Narrowboat holidays—Huddersfield Narrow Canal

Published: Wednesday, 19 January 2011

Article Index

THE Huddersfield Narrow Canal, passing through the Pennines, though extremely strenuous to work for boaters, as part of Pennine waterways can be the most rewarding for the experienced boat holiday maker.

The fact that is has 74 locks over 20 miles will put off all except the most hardy of holiday hirers, but the experience of the Huddersfield Narrow is one that will be long remembered, being entirely different from any other on the entire system, offering scenery second to none as the waterway climbs up then down the Pennines.


It was in 2001 that this Pennine waterway was restored, its restoration resulting in some of the most remarkable achievements ever attempted in the re-opening of a waterway, including moving an entire works and its contents, constructing a tunnel, then putting everything back, as seen in the two photographs.  It even meant moving a bus station and a market, where the original canal had been buried.

But it is Standedge Tunnel that is its crowning achievement, the longest and deepest in the country, as well as the highest, and now with boaters able to take their own boats through, though with a 'helper' to make sure all is well, makes it the most rewarding experience of anything on the waterways.

Many problems

Since it's restoration there have been many problems, and though passage has to be booked, it is quite feasible that yet more water leaks, breaches or lock failures will cause your cruise to be cancelled, and yet in the case of this waterway the authorities do all they are able to keep it open, having spent upwards of £30 millions in its restoration.

Moorings tend to be restricted to certain areas, as lack of dredging and leaks can leave a boat on the bottom if not careful.

The locks are so close that all too often the pound drops so quickly that a boat can be stranded, as being around ten feet deep, the locks take a fair amount of water.

Some locks are difficult to operate, especially for the new boat hirer, with one lock in particular so difficult to move it needed a boat roped to its gate  to get it to open so that the boat could be taken in.

Some paddle gear too is of two 'man' operation, it being so difficult to work, with two spindles provided for this purpose, as shown above.

On the positive side as the waterway climbs up the Pennines then descends the other side, the holiday makers brave enough to attempt the 'Narrow' cannot but admire the breathtaking scenery, and will certainly   forget the 'mountains of Wales' as the blurb says about the Llangollen—it cannot hold a candle.

Standedge Tunnel

Then there is Standedge Tunnel—over three miles of it, which is the great attraction of this waterway, and though in the early days of its restoration boats were pulled through in convoy by an electric tug, further work in the tunnel means that boaters can now steer their own boats through.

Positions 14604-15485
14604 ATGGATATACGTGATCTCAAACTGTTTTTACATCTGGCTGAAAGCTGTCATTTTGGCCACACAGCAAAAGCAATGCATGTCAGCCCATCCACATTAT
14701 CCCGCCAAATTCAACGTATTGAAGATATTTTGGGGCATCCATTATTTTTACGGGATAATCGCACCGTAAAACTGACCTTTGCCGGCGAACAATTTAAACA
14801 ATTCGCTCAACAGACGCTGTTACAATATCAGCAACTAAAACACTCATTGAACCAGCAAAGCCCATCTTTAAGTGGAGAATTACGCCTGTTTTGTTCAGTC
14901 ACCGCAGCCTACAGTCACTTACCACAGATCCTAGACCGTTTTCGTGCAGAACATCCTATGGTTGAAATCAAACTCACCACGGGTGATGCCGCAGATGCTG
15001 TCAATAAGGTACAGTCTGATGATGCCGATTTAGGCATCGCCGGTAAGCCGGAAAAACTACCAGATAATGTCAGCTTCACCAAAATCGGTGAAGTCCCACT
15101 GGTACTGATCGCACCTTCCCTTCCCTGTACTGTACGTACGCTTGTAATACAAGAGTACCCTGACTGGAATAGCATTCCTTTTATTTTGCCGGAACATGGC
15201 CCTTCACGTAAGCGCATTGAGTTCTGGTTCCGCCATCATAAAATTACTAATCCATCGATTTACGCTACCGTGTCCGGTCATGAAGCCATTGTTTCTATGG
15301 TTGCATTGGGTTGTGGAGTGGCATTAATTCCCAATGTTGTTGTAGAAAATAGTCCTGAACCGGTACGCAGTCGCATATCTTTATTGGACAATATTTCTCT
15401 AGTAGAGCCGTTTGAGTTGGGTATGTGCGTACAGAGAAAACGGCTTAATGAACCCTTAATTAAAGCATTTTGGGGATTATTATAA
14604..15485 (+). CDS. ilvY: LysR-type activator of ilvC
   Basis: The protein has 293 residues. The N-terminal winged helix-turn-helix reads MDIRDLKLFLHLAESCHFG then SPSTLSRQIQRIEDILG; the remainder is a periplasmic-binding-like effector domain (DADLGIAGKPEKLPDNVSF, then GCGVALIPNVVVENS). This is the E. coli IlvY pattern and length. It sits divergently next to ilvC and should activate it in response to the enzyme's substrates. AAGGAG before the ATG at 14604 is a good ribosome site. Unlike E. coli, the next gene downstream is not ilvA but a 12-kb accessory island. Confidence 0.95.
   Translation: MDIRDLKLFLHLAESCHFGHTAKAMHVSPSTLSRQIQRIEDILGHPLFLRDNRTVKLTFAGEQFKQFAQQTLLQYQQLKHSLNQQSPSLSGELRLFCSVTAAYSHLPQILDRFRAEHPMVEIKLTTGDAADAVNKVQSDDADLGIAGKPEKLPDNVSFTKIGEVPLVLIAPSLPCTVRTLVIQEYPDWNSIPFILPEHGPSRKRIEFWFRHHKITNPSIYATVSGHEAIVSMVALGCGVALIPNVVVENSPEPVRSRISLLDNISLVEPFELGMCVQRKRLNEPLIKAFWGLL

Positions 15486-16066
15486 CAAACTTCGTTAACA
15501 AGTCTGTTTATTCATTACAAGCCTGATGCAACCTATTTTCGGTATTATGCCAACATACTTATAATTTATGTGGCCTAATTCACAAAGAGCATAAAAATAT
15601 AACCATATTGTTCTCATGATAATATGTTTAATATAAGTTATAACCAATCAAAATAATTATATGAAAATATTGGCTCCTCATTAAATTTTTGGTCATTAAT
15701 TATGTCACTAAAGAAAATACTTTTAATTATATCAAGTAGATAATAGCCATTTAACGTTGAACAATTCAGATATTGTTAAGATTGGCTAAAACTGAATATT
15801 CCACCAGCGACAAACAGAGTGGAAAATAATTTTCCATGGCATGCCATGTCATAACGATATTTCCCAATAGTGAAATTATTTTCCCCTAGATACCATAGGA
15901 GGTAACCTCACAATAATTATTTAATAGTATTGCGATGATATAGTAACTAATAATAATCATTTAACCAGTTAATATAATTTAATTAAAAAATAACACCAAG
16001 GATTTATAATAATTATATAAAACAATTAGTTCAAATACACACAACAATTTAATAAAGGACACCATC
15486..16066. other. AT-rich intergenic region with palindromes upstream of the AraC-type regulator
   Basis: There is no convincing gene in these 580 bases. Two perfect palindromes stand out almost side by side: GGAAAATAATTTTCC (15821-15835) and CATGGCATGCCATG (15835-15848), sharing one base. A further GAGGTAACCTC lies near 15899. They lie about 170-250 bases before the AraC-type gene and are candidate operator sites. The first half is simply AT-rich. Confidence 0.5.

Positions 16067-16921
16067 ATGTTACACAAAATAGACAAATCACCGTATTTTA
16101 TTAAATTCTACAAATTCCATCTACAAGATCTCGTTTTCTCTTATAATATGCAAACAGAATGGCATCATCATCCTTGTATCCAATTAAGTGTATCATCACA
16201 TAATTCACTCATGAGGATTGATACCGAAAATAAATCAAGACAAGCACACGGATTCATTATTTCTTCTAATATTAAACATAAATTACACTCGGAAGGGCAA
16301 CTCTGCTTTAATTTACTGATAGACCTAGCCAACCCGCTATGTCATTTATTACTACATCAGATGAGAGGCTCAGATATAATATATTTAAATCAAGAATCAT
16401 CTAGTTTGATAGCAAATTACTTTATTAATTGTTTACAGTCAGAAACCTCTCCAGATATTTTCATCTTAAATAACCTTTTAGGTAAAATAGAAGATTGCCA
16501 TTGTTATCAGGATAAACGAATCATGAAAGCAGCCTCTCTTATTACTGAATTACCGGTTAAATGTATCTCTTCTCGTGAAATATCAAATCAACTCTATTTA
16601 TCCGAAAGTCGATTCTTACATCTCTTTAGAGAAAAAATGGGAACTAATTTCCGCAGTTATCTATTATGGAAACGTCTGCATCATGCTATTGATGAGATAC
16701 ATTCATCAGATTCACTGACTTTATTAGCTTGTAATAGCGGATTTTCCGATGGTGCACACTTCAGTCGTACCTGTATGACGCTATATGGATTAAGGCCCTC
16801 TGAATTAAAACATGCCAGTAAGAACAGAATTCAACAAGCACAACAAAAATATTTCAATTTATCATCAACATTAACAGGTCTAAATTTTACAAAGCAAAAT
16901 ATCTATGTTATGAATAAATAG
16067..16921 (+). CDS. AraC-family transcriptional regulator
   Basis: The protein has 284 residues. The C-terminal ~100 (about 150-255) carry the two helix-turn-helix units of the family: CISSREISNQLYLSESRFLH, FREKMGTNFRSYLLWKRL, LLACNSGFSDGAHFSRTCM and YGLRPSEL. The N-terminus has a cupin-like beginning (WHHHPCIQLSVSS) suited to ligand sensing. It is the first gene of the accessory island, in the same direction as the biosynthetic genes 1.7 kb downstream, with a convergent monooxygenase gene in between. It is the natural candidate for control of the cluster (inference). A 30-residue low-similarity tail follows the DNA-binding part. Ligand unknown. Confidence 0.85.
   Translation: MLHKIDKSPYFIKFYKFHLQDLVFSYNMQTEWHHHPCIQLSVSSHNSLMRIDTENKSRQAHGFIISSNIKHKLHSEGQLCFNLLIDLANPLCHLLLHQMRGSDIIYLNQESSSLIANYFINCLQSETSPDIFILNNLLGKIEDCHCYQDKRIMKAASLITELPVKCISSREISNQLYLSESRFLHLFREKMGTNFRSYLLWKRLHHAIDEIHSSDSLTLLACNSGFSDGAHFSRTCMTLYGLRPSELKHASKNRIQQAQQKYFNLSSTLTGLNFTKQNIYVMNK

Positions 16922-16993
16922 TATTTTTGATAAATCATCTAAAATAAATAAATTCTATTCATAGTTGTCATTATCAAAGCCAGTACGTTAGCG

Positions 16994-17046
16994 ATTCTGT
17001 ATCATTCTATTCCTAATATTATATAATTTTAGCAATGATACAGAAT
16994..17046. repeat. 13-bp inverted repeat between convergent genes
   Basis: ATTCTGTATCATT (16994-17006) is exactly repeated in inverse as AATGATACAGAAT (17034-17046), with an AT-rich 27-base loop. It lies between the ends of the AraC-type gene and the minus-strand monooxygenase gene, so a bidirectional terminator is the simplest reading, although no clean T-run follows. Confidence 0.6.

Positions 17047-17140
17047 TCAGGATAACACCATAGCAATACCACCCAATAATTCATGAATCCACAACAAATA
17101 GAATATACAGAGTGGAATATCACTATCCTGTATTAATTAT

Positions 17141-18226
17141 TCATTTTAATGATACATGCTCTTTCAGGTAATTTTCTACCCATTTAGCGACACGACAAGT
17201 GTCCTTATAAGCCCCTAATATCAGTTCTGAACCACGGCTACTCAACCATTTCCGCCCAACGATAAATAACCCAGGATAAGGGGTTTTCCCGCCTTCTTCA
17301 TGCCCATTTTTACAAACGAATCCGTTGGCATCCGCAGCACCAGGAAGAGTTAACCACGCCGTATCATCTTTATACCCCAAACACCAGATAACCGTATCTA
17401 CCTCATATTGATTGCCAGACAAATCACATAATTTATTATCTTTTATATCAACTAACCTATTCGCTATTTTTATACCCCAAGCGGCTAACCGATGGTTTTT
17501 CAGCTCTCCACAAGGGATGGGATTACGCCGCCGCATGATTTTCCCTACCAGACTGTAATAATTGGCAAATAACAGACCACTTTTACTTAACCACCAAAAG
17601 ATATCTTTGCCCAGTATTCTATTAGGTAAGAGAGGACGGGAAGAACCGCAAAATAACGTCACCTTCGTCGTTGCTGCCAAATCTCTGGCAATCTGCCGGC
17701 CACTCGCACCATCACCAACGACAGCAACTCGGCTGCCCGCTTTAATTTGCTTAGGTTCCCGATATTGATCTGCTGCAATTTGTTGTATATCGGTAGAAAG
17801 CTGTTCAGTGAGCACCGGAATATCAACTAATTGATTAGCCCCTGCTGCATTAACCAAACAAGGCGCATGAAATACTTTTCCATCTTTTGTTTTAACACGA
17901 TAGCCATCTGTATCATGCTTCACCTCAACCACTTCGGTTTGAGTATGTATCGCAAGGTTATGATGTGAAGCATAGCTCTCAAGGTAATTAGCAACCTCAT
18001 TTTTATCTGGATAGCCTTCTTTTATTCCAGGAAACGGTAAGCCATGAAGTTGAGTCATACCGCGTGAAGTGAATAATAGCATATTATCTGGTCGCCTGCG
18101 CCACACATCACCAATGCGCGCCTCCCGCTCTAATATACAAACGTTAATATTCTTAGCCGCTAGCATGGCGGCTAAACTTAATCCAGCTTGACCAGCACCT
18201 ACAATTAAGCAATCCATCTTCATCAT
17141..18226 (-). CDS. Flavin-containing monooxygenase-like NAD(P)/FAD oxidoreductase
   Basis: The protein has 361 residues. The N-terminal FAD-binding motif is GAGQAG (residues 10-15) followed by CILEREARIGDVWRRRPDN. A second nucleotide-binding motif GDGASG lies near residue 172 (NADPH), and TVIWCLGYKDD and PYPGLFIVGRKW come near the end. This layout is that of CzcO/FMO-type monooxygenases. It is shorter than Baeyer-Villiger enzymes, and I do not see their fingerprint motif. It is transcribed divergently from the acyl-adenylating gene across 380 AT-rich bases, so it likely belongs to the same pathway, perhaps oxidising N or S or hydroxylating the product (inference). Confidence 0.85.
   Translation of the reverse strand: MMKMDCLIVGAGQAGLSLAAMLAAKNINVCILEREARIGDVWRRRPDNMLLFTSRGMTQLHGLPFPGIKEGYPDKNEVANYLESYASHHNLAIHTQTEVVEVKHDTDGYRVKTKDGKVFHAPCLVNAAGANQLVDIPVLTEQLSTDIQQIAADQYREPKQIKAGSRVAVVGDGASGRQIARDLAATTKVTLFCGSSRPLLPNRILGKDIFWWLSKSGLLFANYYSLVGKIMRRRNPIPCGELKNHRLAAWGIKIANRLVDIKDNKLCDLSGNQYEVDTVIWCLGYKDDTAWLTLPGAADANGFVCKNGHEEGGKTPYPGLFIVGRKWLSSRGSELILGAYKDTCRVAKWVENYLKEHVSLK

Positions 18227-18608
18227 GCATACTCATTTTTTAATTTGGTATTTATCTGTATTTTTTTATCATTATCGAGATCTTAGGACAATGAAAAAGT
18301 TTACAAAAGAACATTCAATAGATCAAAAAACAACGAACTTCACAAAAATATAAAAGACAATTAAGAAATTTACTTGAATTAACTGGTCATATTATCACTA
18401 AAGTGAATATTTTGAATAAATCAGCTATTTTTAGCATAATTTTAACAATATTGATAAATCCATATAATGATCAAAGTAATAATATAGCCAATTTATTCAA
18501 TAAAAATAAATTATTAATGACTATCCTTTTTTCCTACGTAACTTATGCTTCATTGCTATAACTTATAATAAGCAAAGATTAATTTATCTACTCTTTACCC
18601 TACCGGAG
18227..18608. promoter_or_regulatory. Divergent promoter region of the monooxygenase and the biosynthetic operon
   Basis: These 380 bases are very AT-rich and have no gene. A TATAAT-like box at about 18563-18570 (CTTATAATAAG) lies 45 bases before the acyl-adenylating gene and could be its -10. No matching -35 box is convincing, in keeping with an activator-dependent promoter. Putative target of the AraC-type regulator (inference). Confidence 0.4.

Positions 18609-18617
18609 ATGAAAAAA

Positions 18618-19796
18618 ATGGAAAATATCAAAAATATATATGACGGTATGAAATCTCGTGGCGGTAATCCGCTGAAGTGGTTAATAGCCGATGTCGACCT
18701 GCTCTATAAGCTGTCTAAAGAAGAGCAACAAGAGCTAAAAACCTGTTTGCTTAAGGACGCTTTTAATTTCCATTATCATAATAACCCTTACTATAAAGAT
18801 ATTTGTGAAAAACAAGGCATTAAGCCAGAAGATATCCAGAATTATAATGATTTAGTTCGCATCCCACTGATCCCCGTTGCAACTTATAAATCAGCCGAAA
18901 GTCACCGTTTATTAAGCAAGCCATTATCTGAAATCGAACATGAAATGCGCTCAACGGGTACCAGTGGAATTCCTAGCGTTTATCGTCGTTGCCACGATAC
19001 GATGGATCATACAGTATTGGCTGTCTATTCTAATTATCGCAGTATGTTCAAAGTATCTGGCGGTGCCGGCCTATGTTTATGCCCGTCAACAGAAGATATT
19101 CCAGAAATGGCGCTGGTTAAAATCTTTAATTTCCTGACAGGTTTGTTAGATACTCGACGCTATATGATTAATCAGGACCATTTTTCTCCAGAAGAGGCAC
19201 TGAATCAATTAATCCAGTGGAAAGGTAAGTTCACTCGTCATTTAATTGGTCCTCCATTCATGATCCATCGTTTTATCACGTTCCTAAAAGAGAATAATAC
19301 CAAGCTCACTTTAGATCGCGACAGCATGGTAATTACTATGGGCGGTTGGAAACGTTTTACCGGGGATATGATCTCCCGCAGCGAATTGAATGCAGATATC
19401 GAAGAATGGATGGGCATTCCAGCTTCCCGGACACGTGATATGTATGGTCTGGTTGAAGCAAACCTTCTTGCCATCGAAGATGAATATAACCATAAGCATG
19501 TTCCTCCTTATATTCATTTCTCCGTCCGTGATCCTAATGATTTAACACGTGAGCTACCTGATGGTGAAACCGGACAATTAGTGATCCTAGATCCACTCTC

The tunnel took seven years to complete at a cost of 50 lives. It is like no other canal tunnel in the country, part brick, part stone but mostly just hewn rock as it bores its way through the Pennines, giving boaters an experience like no other. Being over three miles long and taking a very long time to get through, the old adits are used that connect it to a disused railway tunnel, to make sure all is well, with personnel in attendance as seen in the above picture.

Would not fit

During the canal restoration, it was soon realised that the outline of the modern narrowboat would not fit the confines of Standedge Tunnel built for the restricted shape of the barges of old, so a great deal of work was undertaken to rectify the problem with many 'pinch' points taken out and parts of some of its roof treated.  Further work was done during the past few years to further make passage easier for narrowboats.

Owing to the shortage of water, British Waterway crews assist boaters at the flights at both end of the tunnel, to a strict timetable, that at least takes some of the effort out of working the 74 locks.

During its 20 miles the waterway must be the best for supermarkets in the country with an Asda built over the waterway just beyond its junction with the Ashton Canal, a Tesco with moorings by its car park at Stalybridge and a Sainsbury's right by its side at its junction with the Huddersfield Broad Canal, again with its own moorings.

But please note that though a waterway guide gives the Huddersfield Canals as taking 70ft boats, this is inaccurate, as the Huddersfield Broad Canal locks were built to a maximum length of only 57ft 6ins, but even boats that length are known to be virtually impossible to get through the locks, so there is only one route for boats over this length.

The Huddersfield Narrow Canal is one of its own, it is hard work though very rewarding, with the trip through Standedge Tunnel well worth the effort. With the hard work required for some locks, and the sheer volume of them, it is not recommended for beginners.

The waterway is 20 miles long, has 74 narrow locks including a guillotine lock, two tunnels but with no lift or swing bridges.

Ease of operation

Ease of passage ✪✪✪✪✪

Features ✪✪✪✪

Boat facilities ✪

Shopping ✪✪✪✪✪

Moorings ✪✪

The more black stars the better.